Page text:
killedincars: Normal Love – Survival Tricks I’m not ordinarily…

killedincars:

Normal Love – Survival Tricks

I’m not ordinarily the kind of listener to participate in “best record of year X” rhetoric, but Normal Love has left me no choice in 2012. Avant rock fans: this is your album of the year. A co-release between Public Eyesore and Weasel Walter’s ugEXPLODE label, Survival Tricks is available on CD and LP. Normally, PE promos show up on my doorstep in CD format, but I love this record so much that I’m going to order the vinyl, too.

I first heard Normal Love back around 2008, shortly after their self-titled debut dropped on High Two records. At the time, I was obsessed with the “brutal prog” attack of the last few Flying Luttenbachers albums (especially “Systems Emerge from Complete Disorder” and “Cataclysm”) and Zs “Arms” LP of 2007, and I was actively looking for other bands working toward similar integrations of the compositional rigor of contemporary classical music, the swagger of free jazz, and the boundless energy of hardcore and metal. The closest thing I found was the Normal Love debut, which I found incredibly interesting musically, though it lacked a little of the bravado of Zs and the Luttenbachers. 2009 brought the “Peel” EP, whose two songs hinted at new facets in the group’s development with the addition of vocals by Merissa Martigoni and a new emphasis on jagged rhythmic work.

As good as those releases are—and they’re very much worth hearing—nothing can prepare you for the shock of “Survival Tricks.” Listening to this album for the first time was one of those all-too-rare experiences (and the reason I get excited about listening to records) where I found myself shouting out loud in response to the music: “holy shit,” “fuck yes,” omigod, ARRRRRRR. Normal Love is a whole new band, every bit as technically gifted but alive with a magical, feral intensity. The raw power of this album can’t be ignored. This recording couldn’t turn into background music if you played it in a war zone.

Have a taste for yourself: there is a new video for the opening track, “Lend Some Treats.” While I could regale you with tales of the brilliance one can make of insane rhythms that multiply in Fibonacci-esque explosions, the contrary whole-step pulling between voice and violin on the word “try,” the various regroupings on unison notes that pedal off in wild directions, and the impossible hocketing of sounds around the whole ensemble, experiencing it yourself is simply too primal and pre-language to adequately put into words:

Normal Love – Lend Some Treats (Official Music Video) from Haoyan of America on Vimeo.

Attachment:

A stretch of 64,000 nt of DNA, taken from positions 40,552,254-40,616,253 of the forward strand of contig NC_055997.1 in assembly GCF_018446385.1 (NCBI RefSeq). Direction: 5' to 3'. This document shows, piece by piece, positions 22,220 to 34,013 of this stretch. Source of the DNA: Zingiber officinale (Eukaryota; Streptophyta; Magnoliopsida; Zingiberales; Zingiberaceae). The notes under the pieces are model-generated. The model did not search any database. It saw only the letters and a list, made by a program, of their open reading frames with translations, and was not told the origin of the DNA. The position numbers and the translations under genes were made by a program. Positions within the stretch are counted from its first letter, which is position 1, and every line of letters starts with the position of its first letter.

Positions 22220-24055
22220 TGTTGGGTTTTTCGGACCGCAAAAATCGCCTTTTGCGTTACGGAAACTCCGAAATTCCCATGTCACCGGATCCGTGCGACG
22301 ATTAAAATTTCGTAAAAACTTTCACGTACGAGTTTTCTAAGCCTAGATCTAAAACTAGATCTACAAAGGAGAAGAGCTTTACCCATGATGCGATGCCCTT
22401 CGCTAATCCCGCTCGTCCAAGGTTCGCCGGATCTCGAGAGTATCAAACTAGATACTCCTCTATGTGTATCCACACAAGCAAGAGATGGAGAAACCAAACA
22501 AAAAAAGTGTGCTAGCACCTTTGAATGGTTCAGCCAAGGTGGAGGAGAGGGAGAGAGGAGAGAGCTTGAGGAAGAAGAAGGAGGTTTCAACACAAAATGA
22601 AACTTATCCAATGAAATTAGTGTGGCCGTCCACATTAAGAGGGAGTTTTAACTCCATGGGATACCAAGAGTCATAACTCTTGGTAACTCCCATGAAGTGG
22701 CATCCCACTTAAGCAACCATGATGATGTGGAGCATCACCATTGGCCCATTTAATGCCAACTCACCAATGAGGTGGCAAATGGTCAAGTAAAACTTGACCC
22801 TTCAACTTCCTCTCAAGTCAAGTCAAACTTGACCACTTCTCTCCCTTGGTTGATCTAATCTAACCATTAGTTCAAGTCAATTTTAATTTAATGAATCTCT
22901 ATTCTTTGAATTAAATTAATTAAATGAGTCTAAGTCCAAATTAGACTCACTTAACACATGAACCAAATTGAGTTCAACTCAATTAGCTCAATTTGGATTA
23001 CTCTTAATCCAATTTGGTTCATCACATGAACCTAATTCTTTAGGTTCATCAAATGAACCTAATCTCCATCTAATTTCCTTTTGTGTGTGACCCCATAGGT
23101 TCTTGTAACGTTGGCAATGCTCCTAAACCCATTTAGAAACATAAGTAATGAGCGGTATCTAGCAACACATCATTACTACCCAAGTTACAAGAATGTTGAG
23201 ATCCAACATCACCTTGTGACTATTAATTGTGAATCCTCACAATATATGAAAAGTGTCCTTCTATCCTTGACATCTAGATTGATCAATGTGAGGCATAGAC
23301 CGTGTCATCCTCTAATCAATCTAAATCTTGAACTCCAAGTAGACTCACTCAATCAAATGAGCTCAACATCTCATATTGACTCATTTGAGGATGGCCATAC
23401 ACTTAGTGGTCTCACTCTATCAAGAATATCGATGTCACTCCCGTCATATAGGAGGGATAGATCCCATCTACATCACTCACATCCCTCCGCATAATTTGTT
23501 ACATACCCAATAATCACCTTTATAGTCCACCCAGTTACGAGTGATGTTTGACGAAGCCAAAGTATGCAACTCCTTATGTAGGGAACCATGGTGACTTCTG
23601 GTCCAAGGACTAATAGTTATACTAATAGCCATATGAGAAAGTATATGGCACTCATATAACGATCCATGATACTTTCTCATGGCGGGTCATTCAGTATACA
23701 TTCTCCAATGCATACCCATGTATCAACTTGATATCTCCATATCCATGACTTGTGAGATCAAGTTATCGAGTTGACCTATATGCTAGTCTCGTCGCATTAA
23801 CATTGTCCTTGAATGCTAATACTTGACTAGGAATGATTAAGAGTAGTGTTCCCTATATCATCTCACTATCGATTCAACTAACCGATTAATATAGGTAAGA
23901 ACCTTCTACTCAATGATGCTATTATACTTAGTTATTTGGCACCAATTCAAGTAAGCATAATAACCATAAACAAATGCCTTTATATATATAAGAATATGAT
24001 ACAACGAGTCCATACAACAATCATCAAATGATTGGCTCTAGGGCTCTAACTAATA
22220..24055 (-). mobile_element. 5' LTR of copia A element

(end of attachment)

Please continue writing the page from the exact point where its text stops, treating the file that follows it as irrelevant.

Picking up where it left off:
As you might imagine from that track, describing the stylistic tendencies of “Survival Tricks” is a challenge maybe better left to listening than description. The music focuses intensely on rhythm, both elemental macrorhythms and quickly-articulated nanorhythms: brainwaves soaring over the heart and the lungs. Though the songs mostly gravitate toward tonal centers, and melodic invention has its place (especially in the affecting melodies of “I Heard You Could See Baltimore from There”), rhythm and timbre demand the most attention. The closest RIYL notion that I can come up is somewhat abstract, but maybe it’ll give you a good starting impression: I always felt like the Zs album “Arms” opened up a set of new sonic possibilities that nobody explored any further, including Zs. “Survival Tricks” goes many fathoms deeper into that territory than anyone has before, unearthing musical discoveries that will startle both your head and your heart. Most of these pieces are incredibly complex, fully satisfying for deep cerebral listening, but there is a raw power behind the whole record that demands more fundamental emotional reactions. You’ve got to feel this one.

Now that most of Normal Love’s tracks feature vocals, and they’ve taken such a turn toward the visceral from the cerebral, I found it interesting to note that the lyrical content of these pieces tends to focus on undomesticated fundamentals, too: moss, clay, earth, brine, water, solitude, young sex, “Life: quality or quantity?” I was also moved by the transcendent vibes of this record in terms of gender identity—so many albums that get this “brutal,” for lack of a better word, feel overwhelmingly masculine, but this music is equal parts masculine and feminine. I’m sure the participation of women in the recording (Merissa Martigoni on vocals and keys, and Jessica Pavone on amplified violin on many tracks) has an obvious contribution toward that balance, but some of the best lyrical moments toward female empowerment were penned by men in the group, such as the lyrics to the “Baltimore” track mentioned above that came from bassist Evan Lipson.

Hearing this record has changed the way I feel about music in a way that few records have done. This one is going on a very short personal list of heavy albums I return to frequently, including Kayo Dot’s “Choirs of the Eye,” Time Of Orchids’ “Sarcast While,” Extra Life’s “Secular Works,” and the Flying Luttenbachers and Zs records mentioned above. If you’re into those bands, you simply have to give this a try. And Normal Love is planning a tour for later this year, which will feature new member Rachael Bell on voice/sampler, around late August/September—check for tour dates at their website.

—Scott Scholz